Note: If the surviving spouse is owed money by the first-dying spouse in terms of a valid loan agreement, the surviving spouse will be required to lodge a claim against the deceased estate and such claim will rank the same as for an ordinary creditor.
Married according to customary law
Where a couple is married in accordance with the Recognition of Customary Marriages Act, they are automatically considered to be married in community of property. If they wish to be married out of community of property, they are required to enter into an ante-nuptial contract prior to the ceremony in which they must indicate whether or not the accrual system is to apply to their marriage.
Note: In the case of a polygamous marriage, the husband is required to bring a High Court application in order to have a written contract setting out their marital property regime approved.
If you are unmarried and have never been married, as the sole owner of your assets and the only person responsible for your debt, your estate administration would be relatively simple. Complications could, however, arise where you are co-owner of property with another person or persons. Regardless of your marital status, it is always advisable to have a valid Will in place to ensure that your loved ones know your intentions in the event of death.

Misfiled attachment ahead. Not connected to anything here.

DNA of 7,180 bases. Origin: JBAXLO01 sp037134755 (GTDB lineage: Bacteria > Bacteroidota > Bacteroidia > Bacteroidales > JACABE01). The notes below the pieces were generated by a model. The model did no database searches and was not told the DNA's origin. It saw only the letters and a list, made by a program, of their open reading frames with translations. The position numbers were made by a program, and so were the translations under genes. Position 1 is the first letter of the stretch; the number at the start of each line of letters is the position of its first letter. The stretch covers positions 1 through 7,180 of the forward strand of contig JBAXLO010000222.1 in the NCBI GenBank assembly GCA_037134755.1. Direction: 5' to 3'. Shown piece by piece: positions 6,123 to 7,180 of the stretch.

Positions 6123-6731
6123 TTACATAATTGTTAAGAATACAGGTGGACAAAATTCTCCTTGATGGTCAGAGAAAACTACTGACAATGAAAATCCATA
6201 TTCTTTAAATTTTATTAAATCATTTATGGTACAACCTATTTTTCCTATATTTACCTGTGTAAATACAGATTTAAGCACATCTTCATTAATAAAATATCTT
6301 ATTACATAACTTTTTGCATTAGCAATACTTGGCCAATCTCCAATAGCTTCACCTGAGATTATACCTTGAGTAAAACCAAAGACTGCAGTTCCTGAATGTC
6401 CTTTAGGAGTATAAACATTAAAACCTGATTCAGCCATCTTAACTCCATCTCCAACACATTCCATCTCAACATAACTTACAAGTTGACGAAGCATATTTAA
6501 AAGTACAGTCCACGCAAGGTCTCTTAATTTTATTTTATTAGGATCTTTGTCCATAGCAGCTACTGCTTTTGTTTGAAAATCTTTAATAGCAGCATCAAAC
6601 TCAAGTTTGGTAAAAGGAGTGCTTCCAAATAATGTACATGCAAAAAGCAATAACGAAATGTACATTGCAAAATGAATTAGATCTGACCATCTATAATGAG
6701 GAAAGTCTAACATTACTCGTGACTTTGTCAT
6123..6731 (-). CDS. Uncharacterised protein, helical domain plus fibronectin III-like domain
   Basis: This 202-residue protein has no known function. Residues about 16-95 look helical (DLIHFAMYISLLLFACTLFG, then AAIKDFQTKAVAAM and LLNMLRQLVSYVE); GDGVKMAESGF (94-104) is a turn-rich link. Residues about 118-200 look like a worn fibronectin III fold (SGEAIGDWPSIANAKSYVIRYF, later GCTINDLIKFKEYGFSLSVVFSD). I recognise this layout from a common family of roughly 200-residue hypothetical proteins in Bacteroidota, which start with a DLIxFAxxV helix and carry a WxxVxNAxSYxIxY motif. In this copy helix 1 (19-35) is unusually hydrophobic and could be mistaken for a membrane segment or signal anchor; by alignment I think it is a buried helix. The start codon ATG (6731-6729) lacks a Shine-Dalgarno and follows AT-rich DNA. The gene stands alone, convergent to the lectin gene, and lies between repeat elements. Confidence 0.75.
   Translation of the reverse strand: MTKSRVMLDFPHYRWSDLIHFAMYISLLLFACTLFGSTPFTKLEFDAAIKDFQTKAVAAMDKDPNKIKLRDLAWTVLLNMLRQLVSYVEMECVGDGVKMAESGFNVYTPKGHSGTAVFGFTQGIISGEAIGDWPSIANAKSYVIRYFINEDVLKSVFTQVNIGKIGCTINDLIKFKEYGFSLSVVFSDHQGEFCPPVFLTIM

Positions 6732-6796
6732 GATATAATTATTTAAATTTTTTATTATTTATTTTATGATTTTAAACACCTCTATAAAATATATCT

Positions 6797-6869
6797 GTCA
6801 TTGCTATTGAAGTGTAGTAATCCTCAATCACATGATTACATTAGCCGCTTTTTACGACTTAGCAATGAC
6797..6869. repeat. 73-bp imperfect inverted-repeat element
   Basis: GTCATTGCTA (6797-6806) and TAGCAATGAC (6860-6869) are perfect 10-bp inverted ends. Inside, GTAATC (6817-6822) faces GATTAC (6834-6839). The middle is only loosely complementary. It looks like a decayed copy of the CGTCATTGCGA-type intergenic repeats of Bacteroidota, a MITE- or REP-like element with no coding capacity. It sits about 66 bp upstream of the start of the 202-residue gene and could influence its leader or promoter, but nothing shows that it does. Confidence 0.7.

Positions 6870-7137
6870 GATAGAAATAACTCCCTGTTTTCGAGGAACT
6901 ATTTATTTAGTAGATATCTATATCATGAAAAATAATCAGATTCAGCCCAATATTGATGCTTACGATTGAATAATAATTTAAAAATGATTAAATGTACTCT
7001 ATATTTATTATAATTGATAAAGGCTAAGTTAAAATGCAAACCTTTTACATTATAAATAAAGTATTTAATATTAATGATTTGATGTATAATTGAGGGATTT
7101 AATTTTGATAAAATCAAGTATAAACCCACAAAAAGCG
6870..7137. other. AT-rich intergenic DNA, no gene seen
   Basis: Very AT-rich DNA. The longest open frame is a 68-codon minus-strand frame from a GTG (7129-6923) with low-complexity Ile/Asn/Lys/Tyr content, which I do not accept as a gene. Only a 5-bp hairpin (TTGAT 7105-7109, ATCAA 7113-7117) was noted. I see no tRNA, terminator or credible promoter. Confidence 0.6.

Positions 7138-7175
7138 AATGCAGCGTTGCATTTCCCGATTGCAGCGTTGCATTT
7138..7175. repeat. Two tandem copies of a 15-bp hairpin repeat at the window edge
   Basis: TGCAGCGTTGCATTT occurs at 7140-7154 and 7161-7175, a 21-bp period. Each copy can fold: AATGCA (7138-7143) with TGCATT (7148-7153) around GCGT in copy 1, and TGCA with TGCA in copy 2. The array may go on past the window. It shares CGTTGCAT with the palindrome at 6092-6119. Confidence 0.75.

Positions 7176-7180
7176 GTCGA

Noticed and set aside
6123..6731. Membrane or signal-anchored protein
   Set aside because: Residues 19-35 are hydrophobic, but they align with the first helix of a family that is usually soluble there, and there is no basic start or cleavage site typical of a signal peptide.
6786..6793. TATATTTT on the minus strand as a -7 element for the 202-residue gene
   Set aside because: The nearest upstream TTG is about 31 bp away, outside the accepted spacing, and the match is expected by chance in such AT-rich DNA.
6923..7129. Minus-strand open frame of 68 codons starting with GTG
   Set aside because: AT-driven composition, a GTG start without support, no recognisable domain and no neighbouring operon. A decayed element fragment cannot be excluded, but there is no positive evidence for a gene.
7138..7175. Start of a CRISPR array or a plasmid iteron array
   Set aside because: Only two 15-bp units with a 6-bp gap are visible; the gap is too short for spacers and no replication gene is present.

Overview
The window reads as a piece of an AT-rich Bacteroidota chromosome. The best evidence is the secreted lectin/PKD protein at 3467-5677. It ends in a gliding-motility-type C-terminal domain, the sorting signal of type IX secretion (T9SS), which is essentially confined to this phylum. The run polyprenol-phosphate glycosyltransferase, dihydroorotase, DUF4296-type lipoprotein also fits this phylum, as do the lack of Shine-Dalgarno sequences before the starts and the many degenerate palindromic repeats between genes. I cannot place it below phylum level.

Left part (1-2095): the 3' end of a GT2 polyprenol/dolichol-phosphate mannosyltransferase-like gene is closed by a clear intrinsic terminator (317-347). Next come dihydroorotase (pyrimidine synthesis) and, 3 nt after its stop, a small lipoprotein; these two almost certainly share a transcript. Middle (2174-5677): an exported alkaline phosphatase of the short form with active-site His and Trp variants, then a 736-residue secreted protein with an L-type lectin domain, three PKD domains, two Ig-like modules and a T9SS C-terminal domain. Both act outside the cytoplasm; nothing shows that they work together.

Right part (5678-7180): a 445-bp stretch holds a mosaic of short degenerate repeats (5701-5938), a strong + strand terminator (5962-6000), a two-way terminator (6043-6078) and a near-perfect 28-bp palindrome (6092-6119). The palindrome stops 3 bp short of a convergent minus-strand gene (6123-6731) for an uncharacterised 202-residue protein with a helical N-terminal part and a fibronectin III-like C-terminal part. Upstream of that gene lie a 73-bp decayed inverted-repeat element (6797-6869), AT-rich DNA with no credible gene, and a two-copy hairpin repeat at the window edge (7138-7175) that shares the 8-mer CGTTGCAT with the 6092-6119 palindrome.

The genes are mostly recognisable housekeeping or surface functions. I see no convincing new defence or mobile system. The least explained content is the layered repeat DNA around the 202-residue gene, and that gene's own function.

Note: If you are unmarried but living with your life partner, dying without a valid Will in place could inadvertently leave them financially prejudiced.
If you are divorced, you will need to take into account any terms of your divorce order relating to the division of assets in the event of your death, or obligations in respect of maintenance. Keep in mind that the terms of your divorce order are binding on your estate and will be taken into account by your executor when administering your estate.
Note: In terms of Section 2B of the Wills Act, you effectively have a window-period of three months following the date of your divorce in which to update your Will. If, after the expiration of three months, you have still not updated your Will and your ex-spouse is a beneficiary of your Will, it will be deemed that you intended for your ex-spouse to benefit from your Will.
A religious marriage is one entered into in terms of a religion such as the Islamic or Hindu, and such partners are not considered to be spouses when it comes to marital property. There is no community of property in a religious marriage meaning that such a union is treated as an out of community marriage with no accrual system.
Note: In terms of the Income Tax Tact, partners to a religious marriage fall within the definition of ‘spouse’. This is because the Act determines that the spouse of a taxpayer includes anyone in a union recognised in accordance with the tenets of any religion.